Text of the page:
Jupiter, Saturn and Mercury conjunction – how to watch tonight
MERCURY will come close to Jupiter and Saturn in the sky tonight as the three planets form a rare conjunction.
Stargazers should be able to spot the celestial event until January 11.
Jupiter and Saturn recently made their closest approach in December[/caption]
Nasa said: “From Friday evening to Monday evening, the planet Mercury will appear to pass first by Saturn and then by Jupiter as it shifts away from the horizon, visible each evening low in the west-southwest and setting before evening twilight ends.”
You should look towards the Capricorn constellation to try and spot the planets at twilight over the next few days.
Night sky scanning apps can be useful to download if you need to be pointed in the right direction of a constellation.
Some of the apps can even point out planets to you.
You’ll need to look low on the horizon to see the planets[/caption]
However, stargazing is best when you’re in a very dark location and looking at your phone screen can affect your ability to adjust your eyes to the dark.
You may need binoculars to see all three planets.
Jupiter will be the brightest so if you spot that first you should find the other two nearby.
Around 45 minutes after sunset is probably the best time to look for the planets low down on the west-southwest horizon.
You’re also better going to somewhere that has an unobstructed horizon view if you can.
Bear in mind that Saturn will stay below the big bright Jupiter for the conjunction but Mercury will progressively appear higher as the nights continue.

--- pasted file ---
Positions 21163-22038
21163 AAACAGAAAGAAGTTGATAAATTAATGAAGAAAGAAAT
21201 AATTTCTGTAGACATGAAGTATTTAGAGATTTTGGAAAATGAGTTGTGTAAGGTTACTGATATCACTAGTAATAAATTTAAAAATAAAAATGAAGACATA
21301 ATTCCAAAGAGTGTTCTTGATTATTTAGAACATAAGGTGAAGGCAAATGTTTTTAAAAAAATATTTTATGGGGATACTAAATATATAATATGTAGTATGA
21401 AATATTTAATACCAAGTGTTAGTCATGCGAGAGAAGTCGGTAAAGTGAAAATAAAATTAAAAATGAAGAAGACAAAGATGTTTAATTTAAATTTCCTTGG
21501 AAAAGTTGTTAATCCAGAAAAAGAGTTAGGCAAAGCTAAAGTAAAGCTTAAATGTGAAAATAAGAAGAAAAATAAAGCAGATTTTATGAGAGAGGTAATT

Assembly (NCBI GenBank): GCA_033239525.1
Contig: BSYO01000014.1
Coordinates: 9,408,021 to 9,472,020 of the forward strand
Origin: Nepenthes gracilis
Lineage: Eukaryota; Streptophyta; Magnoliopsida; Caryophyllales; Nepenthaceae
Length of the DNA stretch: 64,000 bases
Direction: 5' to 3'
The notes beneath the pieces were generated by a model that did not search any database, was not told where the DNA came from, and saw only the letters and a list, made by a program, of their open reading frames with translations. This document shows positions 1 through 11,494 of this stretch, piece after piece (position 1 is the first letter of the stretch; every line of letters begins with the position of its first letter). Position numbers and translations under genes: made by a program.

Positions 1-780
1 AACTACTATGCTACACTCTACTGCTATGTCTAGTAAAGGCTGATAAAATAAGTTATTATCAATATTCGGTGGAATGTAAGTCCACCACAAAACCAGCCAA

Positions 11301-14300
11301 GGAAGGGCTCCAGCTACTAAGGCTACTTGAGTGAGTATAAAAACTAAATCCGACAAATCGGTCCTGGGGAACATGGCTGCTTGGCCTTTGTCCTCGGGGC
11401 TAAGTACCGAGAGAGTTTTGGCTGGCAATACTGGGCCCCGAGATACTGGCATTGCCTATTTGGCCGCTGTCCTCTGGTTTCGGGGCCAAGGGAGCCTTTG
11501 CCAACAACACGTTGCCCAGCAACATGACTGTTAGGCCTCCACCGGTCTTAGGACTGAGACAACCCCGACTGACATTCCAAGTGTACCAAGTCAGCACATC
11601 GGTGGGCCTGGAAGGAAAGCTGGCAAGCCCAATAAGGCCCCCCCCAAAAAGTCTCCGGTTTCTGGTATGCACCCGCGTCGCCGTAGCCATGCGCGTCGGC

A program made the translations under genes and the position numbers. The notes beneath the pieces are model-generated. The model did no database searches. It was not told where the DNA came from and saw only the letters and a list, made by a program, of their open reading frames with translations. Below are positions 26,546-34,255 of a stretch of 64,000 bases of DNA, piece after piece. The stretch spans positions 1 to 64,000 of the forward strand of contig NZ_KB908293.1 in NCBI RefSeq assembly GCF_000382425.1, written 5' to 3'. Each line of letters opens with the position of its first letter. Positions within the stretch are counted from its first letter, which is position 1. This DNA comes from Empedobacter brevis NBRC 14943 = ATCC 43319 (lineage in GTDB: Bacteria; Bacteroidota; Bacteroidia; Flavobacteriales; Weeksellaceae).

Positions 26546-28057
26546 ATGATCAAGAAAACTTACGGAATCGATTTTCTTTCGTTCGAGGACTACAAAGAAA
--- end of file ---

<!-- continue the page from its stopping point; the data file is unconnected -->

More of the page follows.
Cloudy skies may ruin your chances of spotting the celestial trio.
The last time this conjunction happened was in October 2015.
Saturn’s rings – what are they, and how did they form?
Here’s what you need to know…
- The rings of Saturn are mostly made of water ice particles, as well as some rock debris and dust
- It’s the most extensive ring system of any planet in our Solar System
- The dense main rings extend from 4,300 miles away to 50,000 miles away from Saturn’s equator
- They have an estimated local thickness that ranges from 10 metres to 1 kilometre
- The rings are caught in a balancing act around the planet
- Gravity is drawing them inwards, but the speed of their orbit wants to fling them out to space
- But latest research suggests gravity is winning, with Saturn’s rings expected to disappear within 100million and 300million years
- Scientists are divided on exactly how the rings of Saturn formed
- One theory is that small, icy moons orbiting Saturn collided, smashing up into bits and creating rings
- It’s also possible these icy moons were struck by large comets or asteroids, or were broken apart by gravity
- The second popular theory is that the rings were never part of a moon, but leftover material from the formation of Saturn
Most read in Science
In other space news, stunning new images of the largest canyon in our Solar System have been taken by a Nasa probe on Mars.
Uranus, Mars and the Moon will make a pretty close approach later this month.
And, four Supermoons will be gracing the night sky in 2021.
Will you be stargazing this weekend? Let us know in the comments…
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